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http://dx.doi.org/10.1016/j.apmr.2020.06.021DOI Listing
November 2020

Minimum Competency Recommendations for Programs That Provide Rehabilitation Services for Persons With Disorders of Consciousness: A Position Statement of the American Congress of Rehabilitation Medicine and the National Institute on Disability, Independent Living and Rehabilitation Research Traumatic Brain Injury Model Systems.

Arch Phys Med Rehabil 2020 06 20;101(6):1072-1089. Epub 2020 Feb 20.

Concussion Care Centre of Virginia and Tree of life Services, Henrico, VA; Virginia Commonwealth University, Department of Physical Medicine and Rehabilitation, Richmond, VA.

Persons who have disorders of consciousness (DoC) require care from multidisciplinary teams with specialized training and expertise in management of the complex needs of this clinical population. The recent promulgation of practice guidelines for patients with prolonged DoC by the American Academy of Neurology, American Congress of Rehabilitation Medicine (ACRM), and National Institute on Disability, Independent Living, and Rehabilitation Research (NIDILRR) represents a major advance in the development of care standards in this area of brain injury rehabilitation. Implementation of these practice guidelines requires explication of the minimum competencies of clinical programs providing services to persons who have DoC. The Brain Injury Interdisciplinary Special Interest Group of the ACRM, in collaboration with the Disorders of Consciousness Special Interest Group of the NIDILRR-Traumatic Brain Injury Model Systems convened a multidisciplinary panel of experts to address this need through the present position statement. Content area-specific workgroups reviewed relevant peer-reviewed literature and drafted recommendations which were then evaluated by the expert panel using a modified Delphi voting process. The process yielded 21 recommendations on the structure and process of essential services required for effective DoC-focused rehabilitation, organized into 4 categories: diagnostic and prognostic assessment (4 recommendations), treatment (11 recommendations), transitioning care/long-term care needs (5 recommendations), and management of ethical issues (1 recommendation). With few exceptions, these recommendations focus on infrastructure requirements and operating procedures for the provision of DoC-focused neurorehabilitation services across subacute and postacute settings.
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http://dx.doi.org/10.1016/j.apmr.2020.01.013DOI Listing
June 2020

Duration of American Football Play and Chronic Traumatic Encephalopathy.

Ann Neurol 2020 01 23;87(1):116-131. Epub 2019 Nov 23.

Boston University Alzheimer's Disease and Chronic Traumatic Encephalopathy Center, Boston University School of Medicine, Boston, MA.

Objective: Chronic traumatic encephalopathy (CTE) is a neurodegenerative disease associated with exposure to contact and collision sports, including American football. We hypothesized a dose-response relationship between duration of football played and CTE risk and severity.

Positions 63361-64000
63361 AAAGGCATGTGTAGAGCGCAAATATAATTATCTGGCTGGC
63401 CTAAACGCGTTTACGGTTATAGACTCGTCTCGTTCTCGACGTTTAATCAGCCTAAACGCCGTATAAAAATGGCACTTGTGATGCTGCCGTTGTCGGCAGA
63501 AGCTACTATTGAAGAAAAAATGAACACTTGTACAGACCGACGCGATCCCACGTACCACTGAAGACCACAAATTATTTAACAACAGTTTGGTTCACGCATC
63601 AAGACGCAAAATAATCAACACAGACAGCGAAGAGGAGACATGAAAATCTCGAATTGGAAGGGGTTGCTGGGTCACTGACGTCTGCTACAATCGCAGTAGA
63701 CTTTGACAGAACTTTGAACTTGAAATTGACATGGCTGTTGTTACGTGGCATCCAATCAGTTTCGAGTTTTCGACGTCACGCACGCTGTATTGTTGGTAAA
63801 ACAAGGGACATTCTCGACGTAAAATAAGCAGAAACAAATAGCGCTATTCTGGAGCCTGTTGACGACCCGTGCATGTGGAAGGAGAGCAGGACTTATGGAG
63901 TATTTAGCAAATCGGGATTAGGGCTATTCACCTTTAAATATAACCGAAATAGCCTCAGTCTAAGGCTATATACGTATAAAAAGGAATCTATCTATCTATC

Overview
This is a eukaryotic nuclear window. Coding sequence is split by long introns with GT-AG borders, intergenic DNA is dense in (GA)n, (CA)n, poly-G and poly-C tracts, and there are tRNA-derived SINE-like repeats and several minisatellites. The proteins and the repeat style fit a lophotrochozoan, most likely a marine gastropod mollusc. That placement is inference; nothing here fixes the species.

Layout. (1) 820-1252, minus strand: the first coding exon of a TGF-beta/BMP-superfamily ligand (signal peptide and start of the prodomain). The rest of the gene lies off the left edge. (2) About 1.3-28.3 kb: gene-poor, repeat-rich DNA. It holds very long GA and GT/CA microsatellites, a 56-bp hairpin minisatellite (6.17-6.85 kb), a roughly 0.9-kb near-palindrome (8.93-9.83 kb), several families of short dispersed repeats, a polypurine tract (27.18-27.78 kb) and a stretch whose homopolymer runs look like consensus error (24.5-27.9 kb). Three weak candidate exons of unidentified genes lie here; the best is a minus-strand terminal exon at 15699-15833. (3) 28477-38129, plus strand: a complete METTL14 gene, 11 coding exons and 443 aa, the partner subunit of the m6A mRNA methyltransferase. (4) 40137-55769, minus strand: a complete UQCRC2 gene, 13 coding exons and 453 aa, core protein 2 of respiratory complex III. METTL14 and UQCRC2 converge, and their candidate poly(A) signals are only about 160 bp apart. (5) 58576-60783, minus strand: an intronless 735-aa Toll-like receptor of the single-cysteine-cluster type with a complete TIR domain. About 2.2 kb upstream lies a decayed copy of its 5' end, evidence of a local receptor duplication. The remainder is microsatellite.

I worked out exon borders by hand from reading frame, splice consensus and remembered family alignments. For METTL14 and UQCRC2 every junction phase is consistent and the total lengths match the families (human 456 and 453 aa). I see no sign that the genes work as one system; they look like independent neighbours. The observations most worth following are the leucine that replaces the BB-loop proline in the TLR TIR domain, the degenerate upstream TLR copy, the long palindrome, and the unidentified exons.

Methods: In a convenience sample of 266 deceased American football players from the Veterans Affairs-Boston University-Concussion Legacy Foundation and Framingham Heart Study Brain Banks, we estimated the association of years of football played with CTE pathological status and severity. We evaluated the ability of years played to classify CTE status using receiver operating characteristic curve analysis. Simulation analyses quantified conditions that might lead to selection bias.

Results: In total, 223 of 266 participants met neuropathological diagnostic criteria for CTE. More years of football played were associated with having CTE (odds ratio [OR] = 1.30 per year played, 95% confidence interval [CI] = 1.19-1.41; p = 3.8 × 10 ) and with CTE severity (severe vs mild; OR = 1.14 per year played, 95% CI = 1.07-1.22; p = 3.1 × 10 ). Participants with CTE were 1/10th as likely to have played <4.5 years (negative likelihood ratio [LR] = 0.102, 95% CI = 0.100-0.105) and were 10 times as likely to have played >14.5 years (positive LR = 10.2, 95% CI = 9.8-10.7) compared with participants without CTE. Sensitivity and specificity were maximized at 11 years played. Simulation demonstrated that years played remained adversely associated with CTE status when years played and CTE status were both related to brain bank selection across widely ranging scenarios.

Interpretation: The odds of CTE double every 2.6 years of football played. After accounting for brain bank selection, the magnitude of the relationship between years played and CTE status remained consistent. ANN NEUROL 2020;87:116-131.
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http://dx.doi.org/10.1002/ana.25611DOI Listing
http://www.ncbi.nlm.nih.gov/pmc/articles/PMC6973077PMC
January 2020

Association of White Matter Rarefaction, Arteriolosclerosis, and Tau With Dementia in Chronic Traumatic Encephalopathy.